The trail went up from there on dry land so we laughed, I took off my shoes and socks and joined Steve walking barefoot for awhile, enjoying the warm soft sand and pine needle covered path as our feet dried. Then taking a break in the sun Steve put his shoes and socks back on and I went sockless in my wet shoes for awhile so the footbeds could dry a bit before putting on dry socks (we both carry dry socks in our packs), hanging my wet wool socks on the back of my pack. We were glad the weather was mild, and grateful neither of us had fallen full in the bog. We decided next time the time-honored solution for crossing creeks and streams of taking socks off, shoes on, pants rolled up would work better. And we appreciated quick drying synthetic hiking clothes and shoes. We were sorry we hadn't taken a photo of that scenic spot but we weren't going back to do so.

On around S2 we went, or rather up and down we went. It felt good to be out doing something we enjoy and feeling good physically. There came on one bog spot that the trail workers had dug the ground from beside the path, piling it on and raising the trail above water level and on top of a culvert. It was rough and messy yet but very much appreciated. It's not easy to turn a ski trail into a non-snow hiking path through this terrain and we're happy they are doing so. It's such a great place to walk.

After the steep hills of the southern part, then the moderate (relatively speaking) central section, we were back to the Easy A Loop, enjoying the wind-down walk. The sun was going lower and the temperature falling a bit but the wind had been wonderfully moderate on the ground amongst the trees. We especially noticed the plentiful Wintergreen ground cover here, seen throughout the entire area, the smooth leaves shining so bright among the dried pine needles and leaves. It was an eight and half mile walk, more vertical than horizontal, and a thoroughly enjoyable less than 4 hour hike. And we still have D Loop to look forward to, once it has dried out some.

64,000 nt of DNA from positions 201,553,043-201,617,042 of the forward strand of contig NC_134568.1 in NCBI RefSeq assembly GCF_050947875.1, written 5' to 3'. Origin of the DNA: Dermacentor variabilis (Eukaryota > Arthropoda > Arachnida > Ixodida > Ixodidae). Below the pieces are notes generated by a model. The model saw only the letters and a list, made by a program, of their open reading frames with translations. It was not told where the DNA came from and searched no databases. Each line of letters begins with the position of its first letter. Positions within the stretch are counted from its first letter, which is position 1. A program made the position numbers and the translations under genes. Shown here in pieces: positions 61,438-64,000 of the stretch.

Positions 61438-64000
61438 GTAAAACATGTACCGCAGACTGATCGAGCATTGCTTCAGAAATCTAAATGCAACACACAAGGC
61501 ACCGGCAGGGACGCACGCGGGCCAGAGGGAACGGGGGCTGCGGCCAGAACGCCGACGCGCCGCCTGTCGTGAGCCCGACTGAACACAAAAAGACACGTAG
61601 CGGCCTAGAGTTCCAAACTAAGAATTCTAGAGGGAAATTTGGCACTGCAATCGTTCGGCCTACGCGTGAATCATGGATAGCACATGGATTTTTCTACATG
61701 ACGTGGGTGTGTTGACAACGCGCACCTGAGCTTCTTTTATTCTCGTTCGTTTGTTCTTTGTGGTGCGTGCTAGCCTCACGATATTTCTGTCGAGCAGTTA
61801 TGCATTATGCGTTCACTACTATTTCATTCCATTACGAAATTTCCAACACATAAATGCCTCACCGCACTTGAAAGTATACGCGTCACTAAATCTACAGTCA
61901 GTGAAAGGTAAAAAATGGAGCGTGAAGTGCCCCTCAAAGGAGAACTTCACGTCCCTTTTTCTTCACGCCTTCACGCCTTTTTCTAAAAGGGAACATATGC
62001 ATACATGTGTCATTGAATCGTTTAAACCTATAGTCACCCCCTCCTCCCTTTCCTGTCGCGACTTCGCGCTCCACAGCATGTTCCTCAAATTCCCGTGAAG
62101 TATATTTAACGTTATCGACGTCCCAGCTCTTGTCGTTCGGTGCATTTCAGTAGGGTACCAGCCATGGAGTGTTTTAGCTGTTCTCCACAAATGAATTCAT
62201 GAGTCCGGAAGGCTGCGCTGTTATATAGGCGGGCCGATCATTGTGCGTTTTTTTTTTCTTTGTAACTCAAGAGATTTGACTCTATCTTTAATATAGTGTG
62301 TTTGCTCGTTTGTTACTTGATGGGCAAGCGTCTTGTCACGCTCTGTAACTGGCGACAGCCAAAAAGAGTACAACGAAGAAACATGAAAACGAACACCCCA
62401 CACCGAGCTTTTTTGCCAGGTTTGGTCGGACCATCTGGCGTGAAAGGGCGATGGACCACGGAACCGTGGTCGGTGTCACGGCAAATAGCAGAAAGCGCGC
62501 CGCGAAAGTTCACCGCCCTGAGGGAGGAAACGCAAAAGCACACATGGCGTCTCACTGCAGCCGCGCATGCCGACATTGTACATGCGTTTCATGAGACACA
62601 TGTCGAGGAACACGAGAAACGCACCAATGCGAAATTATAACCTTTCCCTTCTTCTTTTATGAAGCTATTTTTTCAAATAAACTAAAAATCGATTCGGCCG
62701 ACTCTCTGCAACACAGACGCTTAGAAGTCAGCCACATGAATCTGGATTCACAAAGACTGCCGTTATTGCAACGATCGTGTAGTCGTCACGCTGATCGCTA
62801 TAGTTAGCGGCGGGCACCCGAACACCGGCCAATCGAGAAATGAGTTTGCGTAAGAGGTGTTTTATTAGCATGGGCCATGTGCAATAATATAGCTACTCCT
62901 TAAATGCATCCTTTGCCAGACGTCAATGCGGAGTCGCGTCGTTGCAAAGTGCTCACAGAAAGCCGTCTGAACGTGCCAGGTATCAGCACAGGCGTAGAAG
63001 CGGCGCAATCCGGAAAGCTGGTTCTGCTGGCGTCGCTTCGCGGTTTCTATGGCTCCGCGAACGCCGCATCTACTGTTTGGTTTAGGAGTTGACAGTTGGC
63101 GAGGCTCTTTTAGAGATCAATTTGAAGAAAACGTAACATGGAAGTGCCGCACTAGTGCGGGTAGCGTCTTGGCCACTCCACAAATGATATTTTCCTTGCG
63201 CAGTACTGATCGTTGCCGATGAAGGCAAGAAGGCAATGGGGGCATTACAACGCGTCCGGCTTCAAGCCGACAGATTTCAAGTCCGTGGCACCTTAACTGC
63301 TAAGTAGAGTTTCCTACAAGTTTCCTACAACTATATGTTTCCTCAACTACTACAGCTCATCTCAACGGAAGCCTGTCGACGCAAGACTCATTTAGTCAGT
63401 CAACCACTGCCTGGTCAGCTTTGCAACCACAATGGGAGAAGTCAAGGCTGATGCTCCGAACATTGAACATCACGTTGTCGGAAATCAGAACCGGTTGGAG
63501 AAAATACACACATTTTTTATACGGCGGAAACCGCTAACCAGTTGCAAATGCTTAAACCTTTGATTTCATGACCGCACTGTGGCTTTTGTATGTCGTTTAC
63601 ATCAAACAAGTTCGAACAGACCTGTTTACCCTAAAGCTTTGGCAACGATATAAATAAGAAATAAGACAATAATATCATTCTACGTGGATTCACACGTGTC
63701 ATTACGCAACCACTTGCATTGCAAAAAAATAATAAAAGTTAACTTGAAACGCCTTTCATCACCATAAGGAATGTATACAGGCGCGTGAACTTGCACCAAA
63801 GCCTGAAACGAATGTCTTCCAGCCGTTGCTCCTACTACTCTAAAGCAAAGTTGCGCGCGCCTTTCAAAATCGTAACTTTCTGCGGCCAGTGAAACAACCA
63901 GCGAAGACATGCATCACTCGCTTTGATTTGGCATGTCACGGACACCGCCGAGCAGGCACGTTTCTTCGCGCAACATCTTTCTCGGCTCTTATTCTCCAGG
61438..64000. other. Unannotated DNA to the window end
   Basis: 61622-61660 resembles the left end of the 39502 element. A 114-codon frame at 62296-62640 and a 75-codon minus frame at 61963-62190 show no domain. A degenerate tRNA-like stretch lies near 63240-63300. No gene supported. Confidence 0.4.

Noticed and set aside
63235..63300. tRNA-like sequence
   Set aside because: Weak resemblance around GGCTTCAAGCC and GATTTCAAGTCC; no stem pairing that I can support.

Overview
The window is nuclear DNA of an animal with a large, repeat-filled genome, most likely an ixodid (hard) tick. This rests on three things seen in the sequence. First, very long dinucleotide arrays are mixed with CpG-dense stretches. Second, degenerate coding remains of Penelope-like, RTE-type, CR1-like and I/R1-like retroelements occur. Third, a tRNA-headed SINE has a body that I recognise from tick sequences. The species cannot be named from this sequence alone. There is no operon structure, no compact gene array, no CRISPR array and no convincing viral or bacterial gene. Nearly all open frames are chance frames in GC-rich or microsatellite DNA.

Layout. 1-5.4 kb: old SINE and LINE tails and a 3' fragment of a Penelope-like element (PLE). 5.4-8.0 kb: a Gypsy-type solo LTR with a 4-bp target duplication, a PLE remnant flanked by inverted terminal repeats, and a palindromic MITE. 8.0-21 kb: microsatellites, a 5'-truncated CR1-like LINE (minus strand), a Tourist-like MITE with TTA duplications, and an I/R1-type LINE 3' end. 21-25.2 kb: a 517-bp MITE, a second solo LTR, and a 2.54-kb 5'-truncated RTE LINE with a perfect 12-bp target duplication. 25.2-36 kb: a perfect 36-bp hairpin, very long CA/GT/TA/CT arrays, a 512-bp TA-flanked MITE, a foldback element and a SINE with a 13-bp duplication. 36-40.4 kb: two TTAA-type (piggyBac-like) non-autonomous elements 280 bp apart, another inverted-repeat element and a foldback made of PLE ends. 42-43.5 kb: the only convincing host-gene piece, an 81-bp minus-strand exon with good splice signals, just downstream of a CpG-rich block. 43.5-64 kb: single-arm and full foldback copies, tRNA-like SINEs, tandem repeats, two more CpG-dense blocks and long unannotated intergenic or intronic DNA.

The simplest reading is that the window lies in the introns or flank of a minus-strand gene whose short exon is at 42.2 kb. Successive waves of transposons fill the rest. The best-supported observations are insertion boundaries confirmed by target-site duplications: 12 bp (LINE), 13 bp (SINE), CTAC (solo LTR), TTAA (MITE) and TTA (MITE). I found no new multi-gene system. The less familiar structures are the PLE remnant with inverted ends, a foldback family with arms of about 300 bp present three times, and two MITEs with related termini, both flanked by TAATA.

wintergreen at Rapid River Ski Trail

One more thing that makes this a special ski and hiking trail system is the absence of logging. The area is full of impressive large conifers and the lack of logging has allowed the area to settle into a healthy and natural setting. I don't know the history of the area, when the Ski Trail was established or how long it has been since it was logged but it has been awhile. It sure would be nice if the DNR would follow this example at Days River. Meantime, we're happy for what is offered there but doubly impressed with the Forest Service leaving this area free to be while maintaining the trails. 


December 15, 2020 -- A New Day, A New Trail